Solow’s Economic History and Economics
This paper contrasts the nature of economies with what it would need to be for the mainstream – scientistic – approach to be truly scientific. Solow notes the difference between those who think about economies and those who think about economics as an academic discipline.
… economic theory learns nothing from economic history, and economic history is as much corrupted as enriched by economic theory.
I suspect that the attempt to construct economics as an axiomatically based hard science is doomed to fail.
Here Solow seems to overlook the possibility of an imprecise axiomatically based hard science. He goes on to note the limitations of a hypothesis testing approach.
The competing hypotheses are themselves complex and subtle. We know before we start that all of them, or at least many of them, are capable of fitting the data in a gross sort of way. Then, in order to make more refined distinctions, we need long time-series observed under stationary conditions.
… much of what we observe cannot be treated as the realization of a stationary stochastic process without straining credulity. Moreover, all narrowly economic activity is embedded in a web of social institutions, customs, beliefs, and attitudes. Concrete outcomes are indubitably affected by these background factors, some of which change slowly and gradually, others erratically. As soon as time-series get long enough to offer hope of discriminating among complex hypotheses, the likelihood that they remain stationary dwindles away, and the noise level gets correspondingly high.
Thus we might think of economies as a kind of game, in which players compete to spot and exploit regularities, destroying those regularities in the process. He goes on:
… the interests of scientific economics would be better served by a more modest approach. There is enough for us to do without pretending to a degree of completeness and precision which we cannot deliver. To my way of thinking, the true functions of analytical economics are best described informally: to organize our necessarily incomplete perceptions about the economy, to see connections that the untutored eye would miss, to tell plausible- sometimes even convincing -causal stories with the help of a few central principles, and to make rough quantitative judgments about the consequences of economic policy and other exogenous events. In this scheme of things, the end product of economic analysis is likely to be a collection of models contingent on society’s circumstances-on the historical context, you might say-and not a single monolithic model for all seasons.
Logical rigor is just as important in this scheme of things as it is in the more self-consciously scientific one. The same goes for econometric depth and sophistication, maybe even more so. I mentioned “rough” quantitative judgment a moment ago, but that was only to suggest that the best attainable, in macroeconomics anyway, is not likely to be precise, if we are honest with ourselves and others.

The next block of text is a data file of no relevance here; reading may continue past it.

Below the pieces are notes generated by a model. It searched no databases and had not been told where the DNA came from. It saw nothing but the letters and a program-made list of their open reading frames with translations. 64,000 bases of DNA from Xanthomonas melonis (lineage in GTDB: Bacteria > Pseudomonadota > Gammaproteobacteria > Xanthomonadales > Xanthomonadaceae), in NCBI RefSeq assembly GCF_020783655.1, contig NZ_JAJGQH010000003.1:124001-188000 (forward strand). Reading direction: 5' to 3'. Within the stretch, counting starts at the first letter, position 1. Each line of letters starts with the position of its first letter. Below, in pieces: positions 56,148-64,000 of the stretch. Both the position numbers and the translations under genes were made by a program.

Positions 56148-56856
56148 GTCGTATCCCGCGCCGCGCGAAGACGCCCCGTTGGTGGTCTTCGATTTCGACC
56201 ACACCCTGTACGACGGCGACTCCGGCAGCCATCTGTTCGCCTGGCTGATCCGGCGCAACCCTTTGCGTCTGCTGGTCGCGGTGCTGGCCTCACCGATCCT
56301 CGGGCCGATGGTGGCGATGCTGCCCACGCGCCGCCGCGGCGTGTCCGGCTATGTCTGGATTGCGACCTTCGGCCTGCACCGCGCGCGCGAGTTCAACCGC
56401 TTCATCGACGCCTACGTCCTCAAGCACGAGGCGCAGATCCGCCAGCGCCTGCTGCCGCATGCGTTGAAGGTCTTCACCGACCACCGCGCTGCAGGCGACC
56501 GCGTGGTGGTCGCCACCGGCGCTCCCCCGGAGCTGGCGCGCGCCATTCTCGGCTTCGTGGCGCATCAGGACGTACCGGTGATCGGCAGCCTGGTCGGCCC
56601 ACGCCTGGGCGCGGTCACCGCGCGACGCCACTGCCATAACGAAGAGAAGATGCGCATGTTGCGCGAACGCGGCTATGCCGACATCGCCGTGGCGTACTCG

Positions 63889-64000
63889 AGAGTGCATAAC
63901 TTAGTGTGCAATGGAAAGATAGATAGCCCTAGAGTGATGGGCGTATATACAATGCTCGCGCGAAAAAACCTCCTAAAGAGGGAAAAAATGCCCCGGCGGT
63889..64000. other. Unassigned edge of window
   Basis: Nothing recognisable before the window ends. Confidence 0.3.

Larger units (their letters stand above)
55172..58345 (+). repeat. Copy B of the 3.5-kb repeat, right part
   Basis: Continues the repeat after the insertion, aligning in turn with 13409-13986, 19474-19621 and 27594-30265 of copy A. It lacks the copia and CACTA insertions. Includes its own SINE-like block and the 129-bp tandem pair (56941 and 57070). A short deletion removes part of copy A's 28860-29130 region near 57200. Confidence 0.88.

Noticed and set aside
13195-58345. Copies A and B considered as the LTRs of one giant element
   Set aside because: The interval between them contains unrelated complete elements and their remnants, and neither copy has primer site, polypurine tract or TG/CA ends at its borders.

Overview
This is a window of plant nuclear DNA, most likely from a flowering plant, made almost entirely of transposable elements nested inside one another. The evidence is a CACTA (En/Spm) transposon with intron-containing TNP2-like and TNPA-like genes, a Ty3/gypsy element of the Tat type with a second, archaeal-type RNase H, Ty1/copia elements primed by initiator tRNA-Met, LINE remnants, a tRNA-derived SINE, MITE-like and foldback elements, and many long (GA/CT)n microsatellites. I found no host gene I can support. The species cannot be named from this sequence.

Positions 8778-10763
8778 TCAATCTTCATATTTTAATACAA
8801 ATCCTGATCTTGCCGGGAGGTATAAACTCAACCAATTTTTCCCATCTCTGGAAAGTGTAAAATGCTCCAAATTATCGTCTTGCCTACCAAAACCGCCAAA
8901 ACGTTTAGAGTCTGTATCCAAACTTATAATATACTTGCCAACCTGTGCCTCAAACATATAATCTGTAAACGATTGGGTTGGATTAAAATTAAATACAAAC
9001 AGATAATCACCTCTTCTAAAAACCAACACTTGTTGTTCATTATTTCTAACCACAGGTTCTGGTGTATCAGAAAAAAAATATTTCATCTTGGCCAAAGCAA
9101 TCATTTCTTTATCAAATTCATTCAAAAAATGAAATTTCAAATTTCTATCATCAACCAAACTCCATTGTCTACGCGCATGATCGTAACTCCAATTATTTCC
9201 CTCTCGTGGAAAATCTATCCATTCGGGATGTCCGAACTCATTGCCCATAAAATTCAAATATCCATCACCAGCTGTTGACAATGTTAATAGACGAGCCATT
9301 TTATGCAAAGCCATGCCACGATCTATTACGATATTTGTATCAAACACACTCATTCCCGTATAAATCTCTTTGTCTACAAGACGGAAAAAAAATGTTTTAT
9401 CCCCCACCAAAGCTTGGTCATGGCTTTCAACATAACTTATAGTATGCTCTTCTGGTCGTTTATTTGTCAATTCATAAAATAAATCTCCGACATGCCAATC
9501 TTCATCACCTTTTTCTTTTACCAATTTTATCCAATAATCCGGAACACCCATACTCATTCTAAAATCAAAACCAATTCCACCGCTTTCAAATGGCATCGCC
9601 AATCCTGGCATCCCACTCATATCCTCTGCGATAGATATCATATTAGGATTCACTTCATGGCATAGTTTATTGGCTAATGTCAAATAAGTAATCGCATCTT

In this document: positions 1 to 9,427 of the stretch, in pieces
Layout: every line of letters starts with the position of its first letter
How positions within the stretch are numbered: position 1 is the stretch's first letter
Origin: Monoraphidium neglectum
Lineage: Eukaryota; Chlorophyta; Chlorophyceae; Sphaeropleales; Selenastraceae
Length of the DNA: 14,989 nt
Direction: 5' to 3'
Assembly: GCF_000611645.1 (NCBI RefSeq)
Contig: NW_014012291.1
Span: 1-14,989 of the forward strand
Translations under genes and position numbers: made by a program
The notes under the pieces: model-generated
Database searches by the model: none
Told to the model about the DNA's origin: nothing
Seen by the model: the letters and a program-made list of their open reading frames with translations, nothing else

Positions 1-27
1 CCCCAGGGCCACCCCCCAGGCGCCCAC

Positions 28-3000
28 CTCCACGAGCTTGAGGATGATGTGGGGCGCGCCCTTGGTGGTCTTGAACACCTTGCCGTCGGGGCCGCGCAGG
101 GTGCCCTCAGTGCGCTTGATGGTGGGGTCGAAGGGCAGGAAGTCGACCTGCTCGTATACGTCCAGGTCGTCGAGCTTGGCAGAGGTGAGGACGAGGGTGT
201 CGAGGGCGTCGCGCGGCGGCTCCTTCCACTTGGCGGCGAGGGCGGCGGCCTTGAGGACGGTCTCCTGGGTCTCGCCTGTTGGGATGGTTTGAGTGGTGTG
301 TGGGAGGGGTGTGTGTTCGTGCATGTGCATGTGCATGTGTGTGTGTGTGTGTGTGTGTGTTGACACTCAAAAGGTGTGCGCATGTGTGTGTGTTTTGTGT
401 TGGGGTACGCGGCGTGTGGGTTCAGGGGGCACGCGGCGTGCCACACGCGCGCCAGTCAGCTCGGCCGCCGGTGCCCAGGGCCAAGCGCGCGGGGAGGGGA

… We are socialized to the belief that there is one true model and that it can be discovered or imposed if only you will make the proper assumptions and impute validity to econometric results that are transparently lacking in power.
… Hard sciences dealing with complex systems – but possibly less complex than the U.S. economy – like the hydrogen atom or the optic nerve seem to succeed because they can isolate, they can experiment, and they can make repeated observations under controlled conditions. Other sciences, like astronomy, succeed because they can make long series of observations under natural but essentially stationary conditions, and because the forces being studied are not swamped by noise. Neither of these roads to success is open to economists.
Solow’s view of ‘hard science’ resembles the school-book notion of science. What Solow is calling for is more like the approach of Whitehead, Keynes and Russell. In a sense, it is more properly mathematical and scientific than the usual computational and scientistic approach.
This quote, from Wikipedia:
Over the long term, places with strong, distinctive identities are more likely to prosper than places without them. Every place must identify its strongest most distinctive features and develop them or run the risk of being all things to all persons and nothing special to any…Livability is not a middle-class luxury. It is an economic imperative.
Solow’s observations on the apparent non-productivity of computers.